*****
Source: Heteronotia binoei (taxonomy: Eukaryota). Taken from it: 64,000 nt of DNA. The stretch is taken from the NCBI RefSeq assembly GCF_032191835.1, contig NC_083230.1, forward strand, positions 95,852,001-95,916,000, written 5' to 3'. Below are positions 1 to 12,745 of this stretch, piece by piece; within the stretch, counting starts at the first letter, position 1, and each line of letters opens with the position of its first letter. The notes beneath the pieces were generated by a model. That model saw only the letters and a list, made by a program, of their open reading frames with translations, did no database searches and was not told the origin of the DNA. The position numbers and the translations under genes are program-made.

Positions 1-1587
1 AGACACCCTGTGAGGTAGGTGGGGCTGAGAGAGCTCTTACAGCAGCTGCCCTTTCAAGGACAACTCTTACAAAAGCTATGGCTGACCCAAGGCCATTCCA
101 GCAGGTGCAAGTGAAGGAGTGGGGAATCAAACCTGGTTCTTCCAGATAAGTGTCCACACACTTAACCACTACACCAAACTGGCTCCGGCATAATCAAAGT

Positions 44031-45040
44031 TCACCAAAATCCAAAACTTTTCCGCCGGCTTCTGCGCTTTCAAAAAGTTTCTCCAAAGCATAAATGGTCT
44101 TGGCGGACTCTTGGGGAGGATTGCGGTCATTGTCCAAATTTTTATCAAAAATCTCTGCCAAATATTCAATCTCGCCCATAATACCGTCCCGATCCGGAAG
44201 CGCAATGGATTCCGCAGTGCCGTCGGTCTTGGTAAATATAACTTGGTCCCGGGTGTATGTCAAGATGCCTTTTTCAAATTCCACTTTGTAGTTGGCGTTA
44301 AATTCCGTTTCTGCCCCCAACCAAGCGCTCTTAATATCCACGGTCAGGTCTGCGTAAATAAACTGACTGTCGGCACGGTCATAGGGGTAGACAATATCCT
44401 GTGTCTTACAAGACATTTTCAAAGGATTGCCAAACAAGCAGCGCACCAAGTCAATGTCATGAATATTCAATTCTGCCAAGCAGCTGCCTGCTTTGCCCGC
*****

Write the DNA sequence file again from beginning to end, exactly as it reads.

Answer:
Source: Heteronotia binoei (taxonomy: Eukaryota). Taken from it: 64,000 nt of DNA. The stretch is taken from the NCBI RefSeq assembly GCF_032191835.1, contig NC_083230.1, forward strand, positions 95,852,001-95,916,000, written 5' to 3'. Below are positions 1 to 12,745 of this stretch, piece by piece; within the stretch, counting starts at the first letter, position 1, and each line of letters opens with the position of its first letter. The notes beneath the pieces were generated by a model. That model saw only the letters and a list, made by a program, of their open reading frames with translations, did no database searches and was not told the origin of the DNA. The position numbers and the translations under genes are program-made.

Positions 1-1587
1 AGACACCCTGTGAGGTAGGTGGGGCTGAGAGAGCTCTTACAGCAGCTGCCCTTTCAAGGACAACTCTTACAAAAGCTATGGCTGACCCAAGGCCATTCCA
101 GCAGGTGCAAGTGAAGGAGTGGGGAATCAAACCTGGTTCTTCCAGATAAGTGTCCACACACTTAACCACTACACCAAACTGGCTCCGGCATAATCAAAGT

Positions 44031-45040
44031 TCACCAAAATCCAAAACTTTTCCGCCGGCTTCTGCGCTTTCAAAAAGTTTCTCCAAAGCATAAATGGTCT
44101 TGGCGGACTCTTGGGGAGGATTGCGGTCATTGTCCAAATTTTTATCAAAAATCTCTGCCAAATATTCAATCTCGCCCATAATACCGTCCCGATCCGGAAG
44201 CGCAATGGATTCCGCAGTGCCGTCGGTCTTGGTAAATATAACTTGGTCCCGGGTGTATGTCAAGATGCCTTTTTCAAATTCCACTTTGTAGTTGGCGTTA
44301 AATTCCGTTTCTGCCCCCAACCAAGCGCTCTTAATATCCACGGTCAGGTCTGCGTAAATAAACTGACTGTCGGCACGGTCATAGGGGTAGACAATATCCT
44401 GTGTCTTACAAGACATTTTCAAAGGATTGCCAAACAAGCAGCGCACCAAGTCAATGTCATGAATATTCAATTCTGCCAAGCAGCTGCCTGCTTTGCCCGC